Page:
• Direct face to face assessment in line with Tier 2 service provision, with availability to provide short term intervention where assessed as appropriate. Such intervention would normally be in the region of 6 sessions and then a review, further interventions may be offered if need identified.

The CAMHS LAC Team may transfer a case to the Tier 3 services within C&FS when it is considered that the child requires further assessment, indicating that longer term work would be beneficial to the child. The number of sessions will vary depending on the type of work undertake; i.e. cognitive work, which is structured and includes tasks, both in the session and for homework, tends to be shorter in length than psychotherapeutic exploration, which is child led in terms of pace and content. Regardless of the number of sessions undertaken it is expected that all work is reviewed every 4-6 sessions (maximum 8, unless specifically agreed by the young person, carers and clinician). The length of stay in service is dependent on the needs of the young person.

Service Delivery

Location of Service

The CAMHS LAC Team shall be based at:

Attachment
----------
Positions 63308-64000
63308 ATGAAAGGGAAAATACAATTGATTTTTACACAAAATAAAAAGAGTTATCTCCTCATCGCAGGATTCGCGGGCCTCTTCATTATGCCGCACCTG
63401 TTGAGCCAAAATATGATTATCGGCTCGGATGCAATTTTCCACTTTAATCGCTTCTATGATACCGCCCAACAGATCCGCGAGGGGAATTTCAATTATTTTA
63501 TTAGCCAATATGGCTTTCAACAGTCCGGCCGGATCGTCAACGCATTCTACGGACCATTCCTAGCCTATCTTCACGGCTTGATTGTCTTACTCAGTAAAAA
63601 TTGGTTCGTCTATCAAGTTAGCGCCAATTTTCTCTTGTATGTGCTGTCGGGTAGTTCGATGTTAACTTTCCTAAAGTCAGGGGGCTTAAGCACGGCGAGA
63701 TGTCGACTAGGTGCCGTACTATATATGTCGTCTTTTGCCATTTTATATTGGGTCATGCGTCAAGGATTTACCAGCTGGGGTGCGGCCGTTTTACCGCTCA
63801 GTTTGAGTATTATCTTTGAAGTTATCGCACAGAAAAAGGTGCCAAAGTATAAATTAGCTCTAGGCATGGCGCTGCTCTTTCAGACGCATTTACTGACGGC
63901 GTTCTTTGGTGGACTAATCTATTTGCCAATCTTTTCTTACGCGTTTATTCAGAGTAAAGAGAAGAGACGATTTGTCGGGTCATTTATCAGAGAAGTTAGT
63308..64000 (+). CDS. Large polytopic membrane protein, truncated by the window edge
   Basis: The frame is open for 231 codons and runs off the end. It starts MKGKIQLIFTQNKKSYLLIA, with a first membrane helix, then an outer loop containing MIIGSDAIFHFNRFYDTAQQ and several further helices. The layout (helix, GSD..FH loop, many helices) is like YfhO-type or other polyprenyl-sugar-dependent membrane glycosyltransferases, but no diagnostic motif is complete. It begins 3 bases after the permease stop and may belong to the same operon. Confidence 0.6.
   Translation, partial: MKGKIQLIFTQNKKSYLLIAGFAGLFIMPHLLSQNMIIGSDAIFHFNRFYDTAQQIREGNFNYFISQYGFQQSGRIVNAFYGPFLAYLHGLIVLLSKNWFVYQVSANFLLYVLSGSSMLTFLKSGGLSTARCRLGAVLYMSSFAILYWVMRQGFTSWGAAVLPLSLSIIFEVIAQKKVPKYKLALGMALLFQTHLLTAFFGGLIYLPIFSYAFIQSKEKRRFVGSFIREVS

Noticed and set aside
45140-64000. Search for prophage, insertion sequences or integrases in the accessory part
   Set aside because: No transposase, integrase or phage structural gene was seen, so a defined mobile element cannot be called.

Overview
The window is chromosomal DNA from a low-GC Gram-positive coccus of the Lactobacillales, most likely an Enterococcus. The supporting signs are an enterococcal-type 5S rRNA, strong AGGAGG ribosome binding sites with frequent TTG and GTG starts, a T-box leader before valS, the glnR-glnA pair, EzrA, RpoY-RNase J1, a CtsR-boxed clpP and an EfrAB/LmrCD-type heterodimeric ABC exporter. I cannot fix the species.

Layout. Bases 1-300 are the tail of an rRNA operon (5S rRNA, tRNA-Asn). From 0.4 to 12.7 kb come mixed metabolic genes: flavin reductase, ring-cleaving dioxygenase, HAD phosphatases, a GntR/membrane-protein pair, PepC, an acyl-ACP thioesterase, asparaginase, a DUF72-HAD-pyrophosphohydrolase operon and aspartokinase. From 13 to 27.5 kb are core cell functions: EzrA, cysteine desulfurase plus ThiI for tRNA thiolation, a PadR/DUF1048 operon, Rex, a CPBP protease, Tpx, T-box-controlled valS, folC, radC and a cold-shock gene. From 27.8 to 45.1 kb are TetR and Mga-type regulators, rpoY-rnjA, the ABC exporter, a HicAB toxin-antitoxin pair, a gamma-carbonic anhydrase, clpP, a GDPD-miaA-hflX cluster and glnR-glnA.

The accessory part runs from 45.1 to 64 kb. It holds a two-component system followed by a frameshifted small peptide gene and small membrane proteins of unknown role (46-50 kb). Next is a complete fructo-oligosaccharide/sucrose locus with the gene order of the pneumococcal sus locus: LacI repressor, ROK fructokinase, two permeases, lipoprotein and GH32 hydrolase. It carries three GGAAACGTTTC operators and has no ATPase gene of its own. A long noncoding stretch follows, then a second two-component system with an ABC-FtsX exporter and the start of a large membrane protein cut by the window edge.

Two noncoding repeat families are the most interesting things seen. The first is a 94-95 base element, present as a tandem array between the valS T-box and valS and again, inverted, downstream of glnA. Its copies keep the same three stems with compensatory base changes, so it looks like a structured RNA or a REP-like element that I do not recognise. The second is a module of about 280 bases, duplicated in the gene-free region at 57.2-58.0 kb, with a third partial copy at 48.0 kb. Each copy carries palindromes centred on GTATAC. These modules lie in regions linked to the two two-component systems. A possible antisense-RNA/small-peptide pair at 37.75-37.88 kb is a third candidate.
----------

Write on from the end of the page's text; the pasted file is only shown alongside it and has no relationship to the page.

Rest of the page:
Ash Villa,
Greylees,
Sleaford,
Lincs
NG34 8QA

T: 01529 488061
Days/ hours of operation
The service operates Monday to Friday 0900 - 1700 hours
Referral Processes

Referrals may be made to the Service by:

  • Social Care professionals in Children's Services, LCC;
  • GPs/Designated Doctor for Looked After Children;
  • Internal referral within Child & Family Services.

Referrals to the Service are received by the team for initial screening, using CAPA, and consultation (consultation in this sense is a conversation with the referrer). If an inappropriate referral is received the referrer will be informed of the reasons why in written form.

Re-referrals will go to the LAC Team for screening and will be accepted or signposted to Tier 3 following consultation.

LAC Pathway for Operational Policy Flowchart
Response Times